Self-learning Systems Are Delivering More Intuitive Software  and More Adaptable, Human-Centric Processes

Self-learning Systems Are Delivering More Intuitive Software
and More Adaptable, Human-Centric Processes

When you consider how computers and automation systems have changed our personal and working lives in just the last decade, it’s hard to remember how we ever functioned without it. That’s because, like most good solutions, computers and software have become increasingly invisible while also becoming more seamlessly enmeshed in the decisions and actions we take on a daily basis.

That trend isn’t just a reflection of the ongoing pace of innovation in our society—but a signifier of how our technology is adapting to go beyond handling routine tasks to helping us better navigate the imperfect and imprecise world we live in.

Anti-lock braking systems, traction control, air bags and collision avoidance systems are fully automated, standard features on most cars—features and systems that are invisible and go mostly unnoticed, even though they have a huge impact on our daily lives.

On a larger scale, smart cities are optimizing performance by automating traffic flow, energy use, pollution, and transit systems. Autonomous driverless cars have crossed the country and navigated the streets of those cities in trial programs. In each case, the systems and software behind these innovations do more than digitize and automate; they learn and adapt to changing conditions.

From following instructions to learning the rules

The first era of computing was focused on the use of mechanical systems to tabulate results. It lasted for more than half a century before giving way in the 1960s to programmable computers that had the ability to operate under a prescribed set of instructions. Today, rather than programming computers to follow instructions, innovators are creating self-learning systems that leverage data mining, pattern recognition, and natural language processing to make decisions and learn to adapt to changing conditions.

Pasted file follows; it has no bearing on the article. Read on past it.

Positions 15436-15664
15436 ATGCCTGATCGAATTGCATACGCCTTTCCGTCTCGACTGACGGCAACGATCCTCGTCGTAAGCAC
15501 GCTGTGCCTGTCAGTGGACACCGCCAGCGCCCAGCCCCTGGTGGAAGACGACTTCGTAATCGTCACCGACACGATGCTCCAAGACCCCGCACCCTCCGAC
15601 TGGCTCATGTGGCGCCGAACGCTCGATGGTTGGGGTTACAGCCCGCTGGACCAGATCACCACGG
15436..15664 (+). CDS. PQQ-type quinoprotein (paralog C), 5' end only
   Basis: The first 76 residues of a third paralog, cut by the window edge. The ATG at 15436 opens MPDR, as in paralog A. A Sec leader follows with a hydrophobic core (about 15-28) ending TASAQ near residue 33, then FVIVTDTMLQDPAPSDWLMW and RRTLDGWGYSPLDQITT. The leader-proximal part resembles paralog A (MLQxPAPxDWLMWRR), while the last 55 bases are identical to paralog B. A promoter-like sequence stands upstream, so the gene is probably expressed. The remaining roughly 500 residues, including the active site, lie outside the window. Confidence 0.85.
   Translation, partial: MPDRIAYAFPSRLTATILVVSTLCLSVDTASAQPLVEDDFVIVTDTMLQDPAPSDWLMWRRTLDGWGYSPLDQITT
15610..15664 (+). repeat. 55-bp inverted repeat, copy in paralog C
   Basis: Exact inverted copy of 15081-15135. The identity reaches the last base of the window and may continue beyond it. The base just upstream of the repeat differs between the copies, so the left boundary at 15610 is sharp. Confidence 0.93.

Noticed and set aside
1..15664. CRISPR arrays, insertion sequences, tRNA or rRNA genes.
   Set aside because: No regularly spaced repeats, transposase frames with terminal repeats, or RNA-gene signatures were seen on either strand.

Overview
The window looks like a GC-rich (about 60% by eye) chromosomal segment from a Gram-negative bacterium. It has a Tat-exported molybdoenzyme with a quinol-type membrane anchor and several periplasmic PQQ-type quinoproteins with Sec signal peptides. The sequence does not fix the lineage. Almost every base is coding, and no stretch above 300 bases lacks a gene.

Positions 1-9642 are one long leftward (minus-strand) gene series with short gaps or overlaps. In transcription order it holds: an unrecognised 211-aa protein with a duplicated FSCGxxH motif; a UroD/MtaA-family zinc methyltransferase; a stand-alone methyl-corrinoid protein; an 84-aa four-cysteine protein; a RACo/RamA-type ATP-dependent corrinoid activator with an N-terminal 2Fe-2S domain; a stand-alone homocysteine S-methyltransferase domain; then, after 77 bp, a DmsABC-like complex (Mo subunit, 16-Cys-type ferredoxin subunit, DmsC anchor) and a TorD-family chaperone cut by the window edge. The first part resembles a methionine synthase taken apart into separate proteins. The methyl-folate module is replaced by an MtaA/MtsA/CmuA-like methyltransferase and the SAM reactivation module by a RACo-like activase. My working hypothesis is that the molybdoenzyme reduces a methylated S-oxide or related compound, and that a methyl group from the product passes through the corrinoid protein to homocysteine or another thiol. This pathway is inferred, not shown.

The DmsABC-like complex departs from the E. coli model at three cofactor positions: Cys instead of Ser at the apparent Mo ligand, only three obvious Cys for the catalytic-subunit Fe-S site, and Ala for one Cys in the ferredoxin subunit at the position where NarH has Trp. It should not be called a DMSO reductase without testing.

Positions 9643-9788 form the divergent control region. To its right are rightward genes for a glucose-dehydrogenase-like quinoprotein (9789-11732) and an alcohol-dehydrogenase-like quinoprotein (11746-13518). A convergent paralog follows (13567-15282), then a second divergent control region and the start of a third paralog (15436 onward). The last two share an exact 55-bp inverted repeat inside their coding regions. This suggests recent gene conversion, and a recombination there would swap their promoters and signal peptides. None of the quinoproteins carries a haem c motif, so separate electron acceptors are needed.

This approach, which is more akin to human cognition, is referred to as Cognitive Computing. And we’ve just begin to scratch the surface of what could be possible. Combine Cognitive Computing and Process Automation and you get a whole new field of study and opportunity: Robotic Process Automation.

In a recent interview with the Robot Process Automation and Artificial Intelligence Summit, Jaskulski explained how robotic process automation represented the future of work at Lufthansa. More than 90% of a plane’s flight is managed by a computer. Lufthansa has the same vision for its business processes.

“Robotic Process Automation is an interesting approach of automating processes where software is mimicking a human’s work. I think it may be one of the leading methods of automating processes in the next five years. Technology will be one of the key factors here, but we can’t forget the role of approaches like lean or business process management. What a waste it would be to automate activities that are not needed at all?”

Cognitive Computing and Intelligent Process Automation

At Artsyl Technologies, we have embraced this approach in our development of docAlpha, our platform for intelligently transforming content from scanned paper and digital documents into structured data that can inform and drive automated processes. Historically, the challenge with extracting information from unstructured documents was the inflexibility of systems that required too much time and effort to set up and configure--and could only provide results within relatively narrow parameters.

Taking an approach that allows software and technology to assist human knowledge workers, and to learn and adapt to different document formats and different conditions, will ultimately lead us to a world where using a keyboard to enter data into a computer from a paper or electronic document will seem like an inhumane task, unworthy of a person’s time and energy.

The goal is NOT to eliminate humans from the process, but to ELEVATE their roles beyond routine tasks to more rewarding challenges and opportunities.

To learn more about how Intelligent Process Automation can help your organization to intelligently automate business process in a way that adapts to exceptions and changing business conditions, contact Artsyl Technologies and request a demonstration of the docAlpha transformation platform.

To learn more about how companies are embracing technology to automate their business processing to become more agile and more effective, contact your Artsyl Technologies representative and request a demonstration of the docAlpha Digital Transformation Platform.

View a brief overview video about docAlpha V6 and the opportunity for ERP VARs

Want more details? Register for an Artsyl ERP VAR Webinar.


Optimize Your
Data Capture Processes
with Artsyl docAlpha